Energy-efficient Continuous Context Sensing on Mobile Phones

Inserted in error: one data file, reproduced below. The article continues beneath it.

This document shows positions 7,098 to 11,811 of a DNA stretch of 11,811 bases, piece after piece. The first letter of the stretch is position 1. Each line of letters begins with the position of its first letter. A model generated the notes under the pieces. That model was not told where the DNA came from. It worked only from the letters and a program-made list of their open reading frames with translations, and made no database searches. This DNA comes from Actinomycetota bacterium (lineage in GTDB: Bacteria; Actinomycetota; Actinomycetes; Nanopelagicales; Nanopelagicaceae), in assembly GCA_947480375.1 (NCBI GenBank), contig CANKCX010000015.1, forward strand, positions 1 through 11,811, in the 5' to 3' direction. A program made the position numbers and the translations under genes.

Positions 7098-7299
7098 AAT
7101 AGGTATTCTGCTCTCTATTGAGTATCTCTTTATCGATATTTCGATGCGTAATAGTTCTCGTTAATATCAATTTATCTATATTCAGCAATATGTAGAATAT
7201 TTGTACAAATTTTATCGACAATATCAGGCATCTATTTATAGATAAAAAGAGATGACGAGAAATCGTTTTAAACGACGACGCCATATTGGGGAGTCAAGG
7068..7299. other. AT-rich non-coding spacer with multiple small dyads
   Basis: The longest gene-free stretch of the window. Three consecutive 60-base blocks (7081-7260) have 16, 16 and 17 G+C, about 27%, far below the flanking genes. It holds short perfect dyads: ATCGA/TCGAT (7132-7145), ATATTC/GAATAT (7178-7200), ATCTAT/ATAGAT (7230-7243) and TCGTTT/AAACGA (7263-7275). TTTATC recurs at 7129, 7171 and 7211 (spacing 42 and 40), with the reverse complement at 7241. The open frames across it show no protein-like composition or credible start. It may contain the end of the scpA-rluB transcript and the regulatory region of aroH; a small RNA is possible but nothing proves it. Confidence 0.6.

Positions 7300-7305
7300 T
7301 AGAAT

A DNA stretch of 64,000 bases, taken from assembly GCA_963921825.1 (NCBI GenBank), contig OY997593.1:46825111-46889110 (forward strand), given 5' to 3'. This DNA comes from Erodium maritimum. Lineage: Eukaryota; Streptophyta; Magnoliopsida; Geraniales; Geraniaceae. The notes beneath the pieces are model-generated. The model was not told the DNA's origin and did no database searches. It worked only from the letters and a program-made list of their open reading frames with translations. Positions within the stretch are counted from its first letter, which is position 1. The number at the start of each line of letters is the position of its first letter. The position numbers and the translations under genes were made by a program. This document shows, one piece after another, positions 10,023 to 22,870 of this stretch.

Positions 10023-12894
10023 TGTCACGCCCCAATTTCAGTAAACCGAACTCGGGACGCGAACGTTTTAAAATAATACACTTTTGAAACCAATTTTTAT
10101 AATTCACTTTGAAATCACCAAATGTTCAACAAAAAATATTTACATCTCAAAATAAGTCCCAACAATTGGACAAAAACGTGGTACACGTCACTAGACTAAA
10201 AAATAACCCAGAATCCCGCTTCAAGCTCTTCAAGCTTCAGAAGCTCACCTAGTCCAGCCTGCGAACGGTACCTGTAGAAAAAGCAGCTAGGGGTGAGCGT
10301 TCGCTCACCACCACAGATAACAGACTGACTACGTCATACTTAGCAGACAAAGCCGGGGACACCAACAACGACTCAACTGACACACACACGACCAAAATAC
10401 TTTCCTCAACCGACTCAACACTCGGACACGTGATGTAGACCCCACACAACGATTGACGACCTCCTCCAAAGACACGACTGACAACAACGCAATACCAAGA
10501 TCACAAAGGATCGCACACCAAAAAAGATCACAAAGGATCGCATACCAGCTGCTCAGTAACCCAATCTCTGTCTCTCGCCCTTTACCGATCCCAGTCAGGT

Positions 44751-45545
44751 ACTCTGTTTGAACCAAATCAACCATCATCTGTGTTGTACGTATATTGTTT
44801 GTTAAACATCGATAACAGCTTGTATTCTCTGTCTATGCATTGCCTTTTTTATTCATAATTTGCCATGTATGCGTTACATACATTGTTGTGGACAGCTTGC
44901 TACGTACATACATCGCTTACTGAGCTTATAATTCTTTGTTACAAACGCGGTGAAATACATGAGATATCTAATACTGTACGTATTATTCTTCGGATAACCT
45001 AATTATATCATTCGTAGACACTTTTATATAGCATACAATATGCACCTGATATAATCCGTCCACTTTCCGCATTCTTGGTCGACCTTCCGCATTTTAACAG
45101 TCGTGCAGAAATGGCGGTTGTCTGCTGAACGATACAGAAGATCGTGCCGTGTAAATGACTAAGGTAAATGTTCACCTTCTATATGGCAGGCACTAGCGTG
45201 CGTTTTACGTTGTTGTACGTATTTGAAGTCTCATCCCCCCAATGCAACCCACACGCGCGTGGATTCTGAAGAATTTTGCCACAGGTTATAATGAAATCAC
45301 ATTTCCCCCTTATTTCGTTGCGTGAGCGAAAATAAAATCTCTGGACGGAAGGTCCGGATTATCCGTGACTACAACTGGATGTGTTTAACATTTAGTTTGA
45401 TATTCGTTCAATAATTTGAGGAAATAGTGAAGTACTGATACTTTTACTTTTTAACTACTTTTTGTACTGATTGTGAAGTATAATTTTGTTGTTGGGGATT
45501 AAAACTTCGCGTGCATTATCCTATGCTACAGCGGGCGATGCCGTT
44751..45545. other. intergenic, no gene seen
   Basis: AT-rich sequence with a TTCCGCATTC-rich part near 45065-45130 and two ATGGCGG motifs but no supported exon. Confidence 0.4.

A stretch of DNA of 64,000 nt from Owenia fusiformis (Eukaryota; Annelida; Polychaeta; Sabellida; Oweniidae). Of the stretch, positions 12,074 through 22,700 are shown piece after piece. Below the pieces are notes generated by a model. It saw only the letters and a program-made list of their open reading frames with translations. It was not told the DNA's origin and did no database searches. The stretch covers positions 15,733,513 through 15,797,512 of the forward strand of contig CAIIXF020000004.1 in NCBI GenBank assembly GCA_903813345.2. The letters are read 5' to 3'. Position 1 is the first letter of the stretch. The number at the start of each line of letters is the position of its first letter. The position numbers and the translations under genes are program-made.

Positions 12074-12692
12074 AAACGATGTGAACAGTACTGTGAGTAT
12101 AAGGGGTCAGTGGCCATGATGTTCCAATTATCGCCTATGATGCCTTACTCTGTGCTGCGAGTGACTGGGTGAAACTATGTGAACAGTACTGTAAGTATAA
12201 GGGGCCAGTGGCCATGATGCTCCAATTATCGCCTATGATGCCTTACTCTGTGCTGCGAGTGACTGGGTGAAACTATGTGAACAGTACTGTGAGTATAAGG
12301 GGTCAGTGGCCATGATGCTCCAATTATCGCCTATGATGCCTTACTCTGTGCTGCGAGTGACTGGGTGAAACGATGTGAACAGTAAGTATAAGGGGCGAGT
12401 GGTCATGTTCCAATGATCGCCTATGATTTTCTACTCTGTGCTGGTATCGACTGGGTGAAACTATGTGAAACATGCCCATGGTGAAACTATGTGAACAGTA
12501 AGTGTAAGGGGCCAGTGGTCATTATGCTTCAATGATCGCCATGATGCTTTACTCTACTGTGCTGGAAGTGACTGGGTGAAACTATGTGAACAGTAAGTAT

With the ever increasing adoption of smartphones worldwide, researchers have found the perfect sensor platform to perform context-based research and to prepare for context-based services to be also deployed for the end-users. However, continuous context sensing imposes a considerable challenge in balancing the energy consumption of the sensors, the accuracy of the recognized context and its latency. After outlining the common characteristics of continuous sensing systems, we present a detailed overview of the state of the art, from sensors sub-systems to context inference algorithms. Then, we present the three main contribution of this thesis. The first approach we present is based on the use of local communications to exchange sensing information with neighboring devices. As proximity, location and environmental information can be obtained from nearby smartphones, we design a protocol for synchronizing the exchanges and fairly distribute the sensing tasks. We show both theoretically and experimentally the reduction in energy needed when the devices can collaborate. The second approach focuses on the way to schedule mobile sensors, optimizing for both the accuracy and energy needs. We formulate the optimal sensing problem as a decision problem and propose a two-tier framework for approximating its solution. The first tier is responsible for segmenting the sensor measurement time series, by fitting various models. The second tier takes care of estimating the optimal sampling, selecting the measurements that contributes the most to the model accuracy. We provide near-optimal heuristics for both tiers and evaluate their performances using environmental sensor data. In the third approach we propose an online algorithm that identifies repeated patterns in time series and produces a compressed symbolic stream. The first symbolic transformation is based on clustering with the raw sensor data. Whereas the next iterations encode repetitive sequences of symbols into new symbols. We define also a metric to evaluate the symbolization methods with regard to their capacity at preserving the systems' states. We also show that the output of symbols can be used directly for various data mining tasks, such as classification or forecasting, without impacting much the accuracy, but greatly reducing the complexity and running time. In addition, we also present an example of application, assessing the user's exposure to air pollutants, which demonstrates the many opportunities to enhance contextual information when fusing sensor data from different sources. On one side we gather fine grained air quality information from mobile sensor deployments and aggregate them with an interpolation model. And, on the other side, we continuously capture the user's context, including location, activity and surrounding air quality. We also present the various models used for fusing all these information in order to produce the exposure estimation.

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